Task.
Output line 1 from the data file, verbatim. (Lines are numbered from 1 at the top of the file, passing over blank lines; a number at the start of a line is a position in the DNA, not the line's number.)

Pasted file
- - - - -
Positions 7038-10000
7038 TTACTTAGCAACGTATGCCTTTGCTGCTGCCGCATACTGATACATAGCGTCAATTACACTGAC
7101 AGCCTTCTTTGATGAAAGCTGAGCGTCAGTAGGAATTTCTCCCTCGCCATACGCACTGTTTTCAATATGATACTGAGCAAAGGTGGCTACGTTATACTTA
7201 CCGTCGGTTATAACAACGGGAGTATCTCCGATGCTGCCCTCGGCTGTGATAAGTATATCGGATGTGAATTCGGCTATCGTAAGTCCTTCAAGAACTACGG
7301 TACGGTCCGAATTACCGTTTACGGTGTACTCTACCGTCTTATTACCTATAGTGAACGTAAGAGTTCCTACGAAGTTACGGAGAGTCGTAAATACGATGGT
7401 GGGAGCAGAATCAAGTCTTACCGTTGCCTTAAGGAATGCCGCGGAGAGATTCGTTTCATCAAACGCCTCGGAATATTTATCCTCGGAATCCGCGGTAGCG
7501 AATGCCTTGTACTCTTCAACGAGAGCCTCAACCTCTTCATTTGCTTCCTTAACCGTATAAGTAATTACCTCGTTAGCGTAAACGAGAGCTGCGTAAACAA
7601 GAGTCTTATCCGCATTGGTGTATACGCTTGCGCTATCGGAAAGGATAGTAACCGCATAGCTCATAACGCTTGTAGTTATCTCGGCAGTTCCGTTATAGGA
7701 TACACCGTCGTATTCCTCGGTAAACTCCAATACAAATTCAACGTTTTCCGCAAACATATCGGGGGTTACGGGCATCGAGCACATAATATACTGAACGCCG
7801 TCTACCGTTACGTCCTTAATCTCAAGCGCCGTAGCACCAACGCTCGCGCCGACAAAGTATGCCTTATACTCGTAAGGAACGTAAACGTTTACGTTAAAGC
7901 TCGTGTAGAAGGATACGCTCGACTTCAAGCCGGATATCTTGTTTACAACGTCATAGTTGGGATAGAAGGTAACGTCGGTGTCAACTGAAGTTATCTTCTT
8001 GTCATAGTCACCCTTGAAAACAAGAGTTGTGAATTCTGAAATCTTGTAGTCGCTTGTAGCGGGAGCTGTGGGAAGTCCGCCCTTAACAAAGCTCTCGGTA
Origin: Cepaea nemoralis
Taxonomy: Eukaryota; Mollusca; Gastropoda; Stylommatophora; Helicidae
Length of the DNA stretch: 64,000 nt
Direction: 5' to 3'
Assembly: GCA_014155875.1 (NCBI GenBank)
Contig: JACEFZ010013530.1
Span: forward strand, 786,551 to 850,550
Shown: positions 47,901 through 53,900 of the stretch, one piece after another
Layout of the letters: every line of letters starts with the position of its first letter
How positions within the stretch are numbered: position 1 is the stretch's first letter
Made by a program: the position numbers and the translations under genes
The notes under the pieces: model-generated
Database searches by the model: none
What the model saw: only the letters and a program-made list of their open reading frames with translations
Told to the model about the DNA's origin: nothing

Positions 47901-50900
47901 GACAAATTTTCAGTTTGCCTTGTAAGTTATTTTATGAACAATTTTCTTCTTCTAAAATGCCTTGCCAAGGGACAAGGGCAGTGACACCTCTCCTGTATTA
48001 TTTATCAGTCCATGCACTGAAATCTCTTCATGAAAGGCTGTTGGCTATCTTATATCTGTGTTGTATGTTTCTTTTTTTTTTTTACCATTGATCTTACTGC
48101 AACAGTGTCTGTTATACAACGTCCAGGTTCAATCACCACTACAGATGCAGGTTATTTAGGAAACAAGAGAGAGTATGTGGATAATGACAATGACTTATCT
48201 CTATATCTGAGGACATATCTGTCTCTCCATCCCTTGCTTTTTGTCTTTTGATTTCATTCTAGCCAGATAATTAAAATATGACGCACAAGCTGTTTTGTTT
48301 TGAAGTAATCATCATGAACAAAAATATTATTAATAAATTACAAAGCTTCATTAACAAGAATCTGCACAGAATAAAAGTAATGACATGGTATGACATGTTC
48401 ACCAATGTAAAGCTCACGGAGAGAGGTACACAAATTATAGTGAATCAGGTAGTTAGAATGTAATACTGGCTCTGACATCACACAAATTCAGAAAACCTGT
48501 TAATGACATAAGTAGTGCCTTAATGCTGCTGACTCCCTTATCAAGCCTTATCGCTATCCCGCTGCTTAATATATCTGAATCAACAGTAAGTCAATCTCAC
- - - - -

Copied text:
Positions 7038-10000